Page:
Boucher explained that the white players were “ill-equipped” for post-Apartheid challenges.

“We were not only naive but were also ill-equipped to deal with the new environment in which we found ourselves,” Boucher’s statement read. “To my certain knowledge there had not been any briefing or discussion by CSA as to how we deal with the legacy of Apartheid, how players and management should deal with the additional pressures placed on them by the country and the media, how we ensure that there is equality, respect, empathy and inclusiveness in the team. There was no guidance, no culture discussions, no open fora and no-one appointed by CSA to deal with awkwardness or questions or pressures that were being experienced by the players and, in particular, by the players of colour.”


Along with the toxic team culture, Adams, Bosman, Prince and Roger Telemachus all talked about an overpowering clique of white players in their testimonies, without naming specific people.

Telemachus, the former pacer, spoke of “the big five”. “That is where the big five started. They control selection. They control everything. They used to go to the coach and say this is how we are going to play. This is where we gave the name to these players.”

He added that the group was formed because “they were good friends off the cricket field, good friends on the cricket field, they had their social lives together, even when there weren’t tours. That was how they hooked up and discussed things.”

Mark Boucher Mark Boucher is the head coach of South Africa. (File)

“That environment was just bad. You could just see those guys don’t want us to play there,” said Bosman, who further hinted that it was a group of batsmen. “There has always been this thing that there are no black batters. There are black batters but they are not being used. I was there. When you are competing with white players and you are black, you have no chance. When you are black, you are going to struggle.”

Boucher’s response

Boucher, who was implied to be part of the group, acknowledged that close friendships were formed in the team by “players of the same age, or with shared interests or from shared background.”

“It is unfortunate that the group of players that became the senior Protea players in my playing career and who spent time together have been portrayed in the hearings by some witnesses as a cynical clique who were involved in selection. This is simply not true,” Boucher wrote. “It is unfair to say, without any substantiating evidence, that this clique in any way undermined the values, culture or performance of the team or was involved in selection.”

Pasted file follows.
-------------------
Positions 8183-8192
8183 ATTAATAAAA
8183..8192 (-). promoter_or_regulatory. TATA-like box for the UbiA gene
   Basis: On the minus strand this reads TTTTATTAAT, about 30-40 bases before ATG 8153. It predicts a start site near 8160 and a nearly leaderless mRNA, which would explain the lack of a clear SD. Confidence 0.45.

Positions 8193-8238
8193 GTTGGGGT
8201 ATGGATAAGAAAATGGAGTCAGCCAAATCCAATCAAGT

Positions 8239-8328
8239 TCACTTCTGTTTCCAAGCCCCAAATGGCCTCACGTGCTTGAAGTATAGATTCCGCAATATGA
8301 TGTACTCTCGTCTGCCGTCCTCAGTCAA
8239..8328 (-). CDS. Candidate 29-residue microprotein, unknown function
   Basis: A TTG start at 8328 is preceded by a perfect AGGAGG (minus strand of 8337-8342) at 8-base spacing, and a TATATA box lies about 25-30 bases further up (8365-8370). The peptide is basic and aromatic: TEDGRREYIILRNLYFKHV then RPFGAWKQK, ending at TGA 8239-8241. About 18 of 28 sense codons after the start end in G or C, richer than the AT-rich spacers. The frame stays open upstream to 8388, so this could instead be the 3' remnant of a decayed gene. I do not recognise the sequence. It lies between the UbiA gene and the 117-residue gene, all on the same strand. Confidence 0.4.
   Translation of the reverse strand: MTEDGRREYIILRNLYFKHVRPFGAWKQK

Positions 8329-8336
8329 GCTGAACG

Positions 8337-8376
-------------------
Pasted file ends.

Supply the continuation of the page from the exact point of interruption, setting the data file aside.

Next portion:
The players said that the culture and the clique made for unfair team selection.

Adams felt off-spinner Symcox was preferred to him he was white and “they didn’t want me to outshine the white player and rather just left me in that corner and sit and listen.”

Telemachus said that “the big five” moniker was coined at the 2007 World Cup, where he was reduced to a passenger. Along with the clique, Telemachus also indicated there was political interference. Neither Ntini nor Telemachus played in the World Cup semifinal, which South Africa lost to Australia by seven wickets.

Prince revealed that during the post-World Cup inquiry meeting between the players, team management and senior officials from CSA and some younger players, “one of the players broke out and said: ‘The problem we have is the quota system’. And one or two others gained confidence and latched on to that so it became that that was the problem in our cricket: the non-white players are the problem. People were talking and five or six players said the same thing.”

After an ODI series against India in 2015, Khaya Zondo and several other black players wrote a letter to CSA, expressing their unhappiness with how Dean Elgar was slotted into the XI in place of an injured JP Duminy, despite Zondo being the back-up batsman in the squad.

During a domestic match afterwards, Zondo was told by white players: ‘If you weren’t so focused on writing letters, you might be a better player” and called him “postman”.

Boucher’s response

He denied any involvement of a clique in selection, and specifically mentioned the case of Thami Tsolekile, who replaced Boucher when he was dropped in 2004, and was contracted to replace Boucher in 2012 but did not play.

My intentions were always to help him build confidence so that he could play well and so that South Africa could win games,” Boucher said and called for more transparency to avoid any race-based speculations around selection.